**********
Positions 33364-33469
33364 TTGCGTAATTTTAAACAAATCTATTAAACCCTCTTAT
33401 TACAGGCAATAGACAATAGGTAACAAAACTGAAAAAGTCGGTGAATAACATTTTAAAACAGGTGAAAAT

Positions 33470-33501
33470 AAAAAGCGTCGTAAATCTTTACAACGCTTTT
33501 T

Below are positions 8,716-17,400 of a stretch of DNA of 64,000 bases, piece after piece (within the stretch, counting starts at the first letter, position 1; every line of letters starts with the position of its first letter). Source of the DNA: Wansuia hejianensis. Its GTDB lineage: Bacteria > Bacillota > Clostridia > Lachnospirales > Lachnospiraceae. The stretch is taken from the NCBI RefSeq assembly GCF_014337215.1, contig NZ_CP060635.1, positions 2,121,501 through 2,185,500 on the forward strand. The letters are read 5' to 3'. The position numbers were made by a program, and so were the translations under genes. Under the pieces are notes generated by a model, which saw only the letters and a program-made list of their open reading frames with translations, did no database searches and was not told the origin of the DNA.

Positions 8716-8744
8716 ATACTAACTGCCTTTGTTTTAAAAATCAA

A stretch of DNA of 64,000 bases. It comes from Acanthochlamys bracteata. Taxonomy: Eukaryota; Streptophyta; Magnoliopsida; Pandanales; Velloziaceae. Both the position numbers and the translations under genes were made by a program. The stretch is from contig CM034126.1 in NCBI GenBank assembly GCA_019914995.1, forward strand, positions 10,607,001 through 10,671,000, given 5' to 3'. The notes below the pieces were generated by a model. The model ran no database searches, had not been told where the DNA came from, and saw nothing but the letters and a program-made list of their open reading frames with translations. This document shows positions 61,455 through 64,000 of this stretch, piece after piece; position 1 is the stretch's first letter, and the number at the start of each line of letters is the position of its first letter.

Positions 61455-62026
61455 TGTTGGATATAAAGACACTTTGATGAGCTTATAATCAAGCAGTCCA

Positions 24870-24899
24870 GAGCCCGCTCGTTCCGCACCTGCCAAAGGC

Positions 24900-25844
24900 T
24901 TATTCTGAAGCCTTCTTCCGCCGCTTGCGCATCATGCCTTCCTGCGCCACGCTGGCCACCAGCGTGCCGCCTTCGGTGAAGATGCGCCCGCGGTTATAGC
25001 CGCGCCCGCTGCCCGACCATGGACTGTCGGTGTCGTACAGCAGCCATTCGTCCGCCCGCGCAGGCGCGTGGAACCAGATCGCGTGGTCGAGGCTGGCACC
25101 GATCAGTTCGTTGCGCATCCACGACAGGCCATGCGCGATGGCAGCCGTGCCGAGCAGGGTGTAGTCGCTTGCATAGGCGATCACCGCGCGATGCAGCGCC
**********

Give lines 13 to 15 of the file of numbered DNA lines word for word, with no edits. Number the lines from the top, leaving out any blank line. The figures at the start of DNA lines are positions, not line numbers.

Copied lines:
Positions 24870-24899
24870 GAGCCCGCTCGTTCCGCACCTGCCAAAGGC

Positions 24900-25844